LEGO review: The Girls
Everybody wants to belong.
After her best friend ditches her, fourteen-year old Evie has to spend her summer wandering around the town alone. That’s when she notices the girls. They’re raggedy around the edges, with long hair blowing freely in the breeze. They’re misfits, who shoplift and break into people’s homes and even scrounge for food in dumpsters. But there’s something magical about them. They live without rules in a big old house near a creek and have wild parties at night around bonfires and burning cars. Their leader, a charismatic musician named Russell, teaches them about free love and togetherness.
At the Ranch, Evie finds her soulmate in Suzanne, a dark-haired girl who acts almost like a mother-figure to the other girls. The ease and beauty of their intimate friendship is the heart of this novel. The author shows just how easy it would would be to step on to the wrong path. If only because the promise of love and acceptance far outweighs the cons.
The year is 1969, which is no coincidence. It’s the same year the Manson Family killed five people in a premeditated home invasion, including pregnant movie star Sharon Tate.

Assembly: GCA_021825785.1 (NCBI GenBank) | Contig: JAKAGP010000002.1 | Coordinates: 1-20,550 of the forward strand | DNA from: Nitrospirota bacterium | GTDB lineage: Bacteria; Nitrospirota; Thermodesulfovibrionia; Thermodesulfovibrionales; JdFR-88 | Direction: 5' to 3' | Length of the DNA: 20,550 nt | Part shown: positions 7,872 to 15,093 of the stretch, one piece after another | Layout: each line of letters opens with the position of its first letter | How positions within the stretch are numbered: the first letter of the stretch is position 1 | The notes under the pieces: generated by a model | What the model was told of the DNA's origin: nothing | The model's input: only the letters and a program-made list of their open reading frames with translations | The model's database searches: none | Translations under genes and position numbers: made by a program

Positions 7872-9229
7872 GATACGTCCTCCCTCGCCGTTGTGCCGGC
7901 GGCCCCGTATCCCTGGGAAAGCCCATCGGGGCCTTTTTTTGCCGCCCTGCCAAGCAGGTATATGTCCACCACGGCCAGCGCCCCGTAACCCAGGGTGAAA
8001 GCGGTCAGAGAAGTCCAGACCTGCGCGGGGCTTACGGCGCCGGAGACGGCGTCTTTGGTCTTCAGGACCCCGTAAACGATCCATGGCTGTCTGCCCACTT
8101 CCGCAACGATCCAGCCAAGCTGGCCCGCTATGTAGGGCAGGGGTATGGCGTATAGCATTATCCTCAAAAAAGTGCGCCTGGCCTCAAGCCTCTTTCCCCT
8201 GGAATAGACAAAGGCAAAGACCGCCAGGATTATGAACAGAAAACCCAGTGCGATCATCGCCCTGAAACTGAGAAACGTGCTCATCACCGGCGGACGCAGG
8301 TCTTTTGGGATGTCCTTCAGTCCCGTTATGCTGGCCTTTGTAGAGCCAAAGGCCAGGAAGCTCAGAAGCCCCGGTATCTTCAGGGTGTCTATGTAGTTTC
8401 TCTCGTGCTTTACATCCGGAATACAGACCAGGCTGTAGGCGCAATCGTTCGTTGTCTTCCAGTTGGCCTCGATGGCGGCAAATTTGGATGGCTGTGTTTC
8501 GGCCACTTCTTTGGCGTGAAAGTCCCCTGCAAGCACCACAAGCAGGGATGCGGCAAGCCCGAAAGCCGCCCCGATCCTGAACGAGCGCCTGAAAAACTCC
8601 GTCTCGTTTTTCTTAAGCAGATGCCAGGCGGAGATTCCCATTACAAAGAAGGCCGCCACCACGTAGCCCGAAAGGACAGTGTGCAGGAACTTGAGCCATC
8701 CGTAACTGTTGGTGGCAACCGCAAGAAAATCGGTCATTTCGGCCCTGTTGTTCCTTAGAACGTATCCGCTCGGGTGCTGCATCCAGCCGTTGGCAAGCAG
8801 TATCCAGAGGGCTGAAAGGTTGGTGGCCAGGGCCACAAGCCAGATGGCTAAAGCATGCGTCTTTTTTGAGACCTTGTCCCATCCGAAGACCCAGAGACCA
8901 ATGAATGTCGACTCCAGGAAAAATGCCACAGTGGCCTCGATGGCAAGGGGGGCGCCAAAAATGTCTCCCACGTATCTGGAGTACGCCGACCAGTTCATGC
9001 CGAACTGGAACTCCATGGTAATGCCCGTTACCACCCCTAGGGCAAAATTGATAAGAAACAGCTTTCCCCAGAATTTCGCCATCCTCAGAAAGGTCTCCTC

Emma Cline has crafted an exquisite book that explores the inner-workings of a cult, which is quite clearly modelled after the Manson Family. But that’s not what makes this book so fascinating. Cline knows how people tick.
Her beautiful prose animates our inner-most thoughts, even those we can’t fully articulate. Loneliness, despair, the tenderness and fierce loyalty we feel for our friends, the behaviour we put up with just because we want to be accepted.
“Connie studied me with cold wonder, like I’d betrayed her, and maybe I had. I’d done what we were not supposed to do. Illuminated a slice of private weakness, exposed the twitchy rabbit heart.”
“Caroline’s desire to be invited was so blatant that I felt almost ashamed. But it didn’t stop me from following Suzanne outside…”
“Of course she would love Russell if he lived in a mansion in Marin, had gardenias floating in his pool, and charged rich women fifty dollars for an astrology reading. How transparent she seemed to me then, always on guard against anything lesser than, …”
I love this book so much.
I tried so hard to read slower so that I could have more time with it. But it’s impossible. Each page carried me effortlessly on to the next until all too soon, there was no more.
It’s been a while since a book absorbed me so much. The last time this happened was with China Mieville’s Kraken. (Strangely enough also about a cult – in that instance a giant squid cult)
I’m going to read The Girls again, just to experience the wonder a second time.
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